Preventing meningitis: New vaccine available

February 21, 2005

Meningococcal disease is a rare but potentially fatal bacterial infection that causes meningitis or sepsis in a majority of cases. Meningitis most frequently occurs in young children but sometimes can strike among adolescents and young adults living in close quarters, such as college students or military recruits. The most alarming feature of the disease is that it can progress very rapidly and kill an otherwise healthy individual in less than 48 hours.

Meningococcal disease is a rare but potentially fatal bacterial infection that causes meningitis or sepsis in a majority of cases. Meningitis most frequently occurs in young children but sometimes can strike among adolescents and young adults living in close quarters, such as college students or military recruits. The most alarming feature of the disease is that it can progress very rapidly and kill an otherwise healthy individual in less than 48 hours.

Despite administration of appropriate antibiotics and adjunctive therapy, the mortality rate associated with meningococcal disease remains high, said Esther Hilburger, Pharm.D., clinical pharmacist at Sentara CarePlex Hospital in Hampton, Va. The licensure of Menactra vaccine, if it is coupled with widespread meningococcal immunization, represents a significant step toward eradicating this devastating disease, stated Michael Pichichero, M.D., professor of microbiology/immunology, pediatrics, and medicine, University of Rochester Medical Center.

In the United States, four meningococcal serogroups (C, Y, W-135, and B) are prevalent. Menactra vaccine contains three of these four serogroups, which are responsible for causing more than 75% of meningococcal diseases in adolescents.

The safety and immunogenicity of Menactra vaccine was demonstrated in clinical trials, which enrolled more than 7,500 adolescents and adults. All vaccine immunogenicity measurements indicated that a single dose of Menactra elicited strong immune responses, which were equivalent to a single dose of Menomune. The most common adverse events associated with Menactra vaccine were local pain and redness at the injection site, headache, and fatigue, said Hilburger. Most of these cases, however, were mild in intensity.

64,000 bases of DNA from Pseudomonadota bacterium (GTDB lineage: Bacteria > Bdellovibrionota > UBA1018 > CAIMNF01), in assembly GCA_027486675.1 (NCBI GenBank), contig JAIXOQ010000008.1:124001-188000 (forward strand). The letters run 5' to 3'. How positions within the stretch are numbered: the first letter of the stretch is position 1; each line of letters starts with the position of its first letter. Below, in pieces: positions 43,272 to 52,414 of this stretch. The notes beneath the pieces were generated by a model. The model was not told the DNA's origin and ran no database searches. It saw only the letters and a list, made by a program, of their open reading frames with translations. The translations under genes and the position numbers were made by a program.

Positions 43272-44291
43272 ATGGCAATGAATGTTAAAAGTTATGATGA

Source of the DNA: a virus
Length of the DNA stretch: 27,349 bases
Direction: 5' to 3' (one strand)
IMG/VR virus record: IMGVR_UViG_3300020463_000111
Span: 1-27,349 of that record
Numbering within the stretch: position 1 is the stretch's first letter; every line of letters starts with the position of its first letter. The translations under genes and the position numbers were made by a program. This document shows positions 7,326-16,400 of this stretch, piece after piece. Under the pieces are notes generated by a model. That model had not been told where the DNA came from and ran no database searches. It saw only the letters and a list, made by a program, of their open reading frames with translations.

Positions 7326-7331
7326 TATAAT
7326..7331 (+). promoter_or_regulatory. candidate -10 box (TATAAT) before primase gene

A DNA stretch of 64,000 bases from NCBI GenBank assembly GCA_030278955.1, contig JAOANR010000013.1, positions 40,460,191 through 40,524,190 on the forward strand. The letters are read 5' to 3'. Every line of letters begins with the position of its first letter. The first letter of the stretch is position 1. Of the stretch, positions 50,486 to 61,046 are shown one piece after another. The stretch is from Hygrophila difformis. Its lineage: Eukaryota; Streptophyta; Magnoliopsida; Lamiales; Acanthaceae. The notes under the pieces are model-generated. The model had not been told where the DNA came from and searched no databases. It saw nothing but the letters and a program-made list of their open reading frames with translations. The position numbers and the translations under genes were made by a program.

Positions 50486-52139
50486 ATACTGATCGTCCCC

In order to accurately determine Menactra's length of protection, the FDA has asked the manufacturer to perform longer studies of the conjugate vaccine and conduct follow-up research tracking immunity levels five to 10 years after vaccination. Sanofi also plans to apply next month for approval to market Menactra for vaccination of two- to 10-year-olds and then eventually expand its indication to include adults over 55.

The Centers for Disease Control & Prevention's National Immunization Program (NIP) presented a cost-benefit analysis of Menactra to the Advisory Committee on Immunization Practices in October 2004. The proposed recommendations for the vaccine would be routine immunization of adolescents aged 11 to 12 years; catch-up vaccination of 12- to 19-year-olds; and immunization of persons at increased risk, such as college freshmen living in dorms. NIP's analysis predicted that the vaccination program would significantly reduce healthcare costs associated with preventable meningococcal diseases.

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